Yeast Infections and the Body
When you first hear the words yeast infection, you may immediately assume vaginal yeast infection; however, there are different types of yeast infections which you may not know about. A yeast infection can affect both men and women, as well as infants and children. It’s important to understand the different types of yeast infections which may occur and seek prompt treatment for these infections.
What Is a Yeast Infection?
A yeast infection, also known as candidiasis, is a fungal infection. At this time, 20 different species of Candida yeast have been discovered which can develop into infections. You’ll also find yeast in areas of the body such as mucous membranes and skin which do not cause infection. The problem occurs when the yeast become overgrown. An overgrowth of yeast leading to an infection has different symptoms according to the area of the body in which the infection is present.
Thrush — oropharyngeal candidiasis or esophageal candidiasis — is a yeast infection which is found in the throat or mouth. It is caused by an imbalance of yeast in the area which can be brought on by different reasons. Infants can develop thrush or those using certain medications such as Dulera for COPD. There are other ways to contract thrush as well. The symptoms of a yeast infection in the throat or mouth are white patches seen on the interior of the cheeks, tongue or other membranes, redness, problems swallowing and skin cracking in the corners of the mouth.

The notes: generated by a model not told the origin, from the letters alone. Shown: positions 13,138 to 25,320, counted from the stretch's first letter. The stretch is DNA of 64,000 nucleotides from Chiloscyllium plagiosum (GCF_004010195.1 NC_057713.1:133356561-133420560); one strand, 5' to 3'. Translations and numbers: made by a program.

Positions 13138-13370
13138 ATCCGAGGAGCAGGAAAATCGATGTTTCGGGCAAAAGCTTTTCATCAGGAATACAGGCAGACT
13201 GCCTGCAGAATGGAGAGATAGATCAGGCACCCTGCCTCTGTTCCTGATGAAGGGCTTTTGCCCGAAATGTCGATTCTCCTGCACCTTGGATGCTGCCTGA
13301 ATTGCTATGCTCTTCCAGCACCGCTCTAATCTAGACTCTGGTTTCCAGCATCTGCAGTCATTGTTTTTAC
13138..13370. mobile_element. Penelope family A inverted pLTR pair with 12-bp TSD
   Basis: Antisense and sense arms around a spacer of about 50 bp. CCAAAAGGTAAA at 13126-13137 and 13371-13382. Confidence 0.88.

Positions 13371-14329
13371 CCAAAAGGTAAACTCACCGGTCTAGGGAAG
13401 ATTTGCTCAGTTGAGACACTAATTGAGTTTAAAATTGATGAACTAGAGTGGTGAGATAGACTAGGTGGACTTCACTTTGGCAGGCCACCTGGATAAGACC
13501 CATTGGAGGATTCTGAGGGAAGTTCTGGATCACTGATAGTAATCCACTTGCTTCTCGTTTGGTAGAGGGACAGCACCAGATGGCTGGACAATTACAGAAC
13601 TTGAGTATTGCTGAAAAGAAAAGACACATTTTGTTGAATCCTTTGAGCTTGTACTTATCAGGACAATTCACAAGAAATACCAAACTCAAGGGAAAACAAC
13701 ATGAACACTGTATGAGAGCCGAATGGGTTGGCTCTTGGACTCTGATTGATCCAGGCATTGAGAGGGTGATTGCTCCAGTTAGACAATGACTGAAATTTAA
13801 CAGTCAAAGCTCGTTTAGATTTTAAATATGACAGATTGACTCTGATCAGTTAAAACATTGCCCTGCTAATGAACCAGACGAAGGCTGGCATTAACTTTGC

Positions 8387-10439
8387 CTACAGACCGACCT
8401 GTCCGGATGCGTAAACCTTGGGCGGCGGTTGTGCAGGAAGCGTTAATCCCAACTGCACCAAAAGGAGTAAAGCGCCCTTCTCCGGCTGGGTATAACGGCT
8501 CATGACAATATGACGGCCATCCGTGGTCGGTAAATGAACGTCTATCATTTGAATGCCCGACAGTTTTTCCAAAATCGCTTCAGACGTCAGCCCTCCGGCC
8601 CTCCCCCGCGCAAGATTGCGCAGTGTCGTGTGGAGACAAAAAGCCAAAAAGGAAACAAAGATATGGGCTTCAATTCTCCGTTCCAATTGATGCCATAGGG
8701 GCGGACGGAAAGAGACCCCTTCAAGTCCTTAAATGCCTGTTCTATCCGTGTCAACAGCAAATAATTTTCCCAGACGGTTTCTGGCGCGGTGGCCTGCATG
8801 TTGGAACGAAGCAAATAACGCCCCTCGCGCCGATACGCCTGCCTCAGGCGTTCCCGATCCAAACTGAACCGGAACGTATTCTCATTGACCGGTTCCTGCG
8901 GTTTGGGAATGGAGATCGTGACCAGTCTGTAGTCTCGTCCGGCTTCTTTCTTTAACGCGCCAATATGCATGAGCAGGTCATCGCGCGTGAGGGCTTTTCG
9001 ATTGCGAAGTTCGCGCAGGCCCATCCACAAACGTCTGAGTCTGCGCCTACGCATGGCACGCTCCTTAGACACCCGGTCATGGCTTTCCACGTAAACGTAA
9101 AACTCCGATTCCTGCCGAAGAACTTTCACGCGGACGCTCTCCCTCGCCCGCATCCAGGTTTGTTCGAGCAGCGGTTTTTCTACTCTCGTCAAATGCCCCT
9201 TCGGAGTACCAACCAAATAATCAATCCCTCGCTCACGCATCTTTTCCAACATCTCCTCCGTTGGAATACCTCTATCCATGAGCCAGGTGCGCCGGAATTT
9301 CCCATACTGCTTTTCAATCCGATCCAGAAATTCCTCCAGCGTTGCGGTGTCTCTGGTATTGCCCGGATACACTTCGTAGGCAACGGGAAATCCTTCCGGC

Genital yeast infections in women, also known as vulvovaginal, are the most common type of yeast infections. Like other yeast infections, they begin with an overgrowth of yeast in the genital area. This can be brought on by changes in the vagina such as hormonal fluctuations. Symptoms include burning, itching, a cottage cheese-like discharge, or pain during intercourse and urination.
In men, yeast infections are termed candidal balanitis or candidal balanoposthitis. They may affect the head of the penis or the foreskin area. Symptoms include itching, rash, pain during sex or urination, an unpleasant odor, a thick discharge around the foreskin area, or difficulty pulling back the foreskin.
Invasive Yeast Infection
Though rare, an invasive yeast infection is when yeast has entered the bloodstream and can spread to other areas of the body. This may occur if more common yeast infections are left untreated. Even though the symptoms are not specific, most individuals with this type of yeast infection may have fever and chills even after using antibiotics to treat suspected bacterial infections. The infection, if not stopped, can spread to other organs including the eyes, brain, spleen, joints, bones, muscles, liver, and kidneys. A systemic yeast infection has serious health consequences and can be difficult to treat. Treatment of candidiasis in other parts of the body is important to prevent the spread of the disease to the bloodstream.
Importance of Diagnosis and Treatment
A yeast infection can happen to anyone. Proper diagnosis and treatment of the infection is key to ridding yourself of the discomfort and eliminating the risk of more serious health consequences. Whether you see white spots on the tongue after using medication or notice itching and burning in the genital area, see your healthcare professional. You don’t have to feel embarrassed about having a yeast infection, but you do need to be responsible in treating it.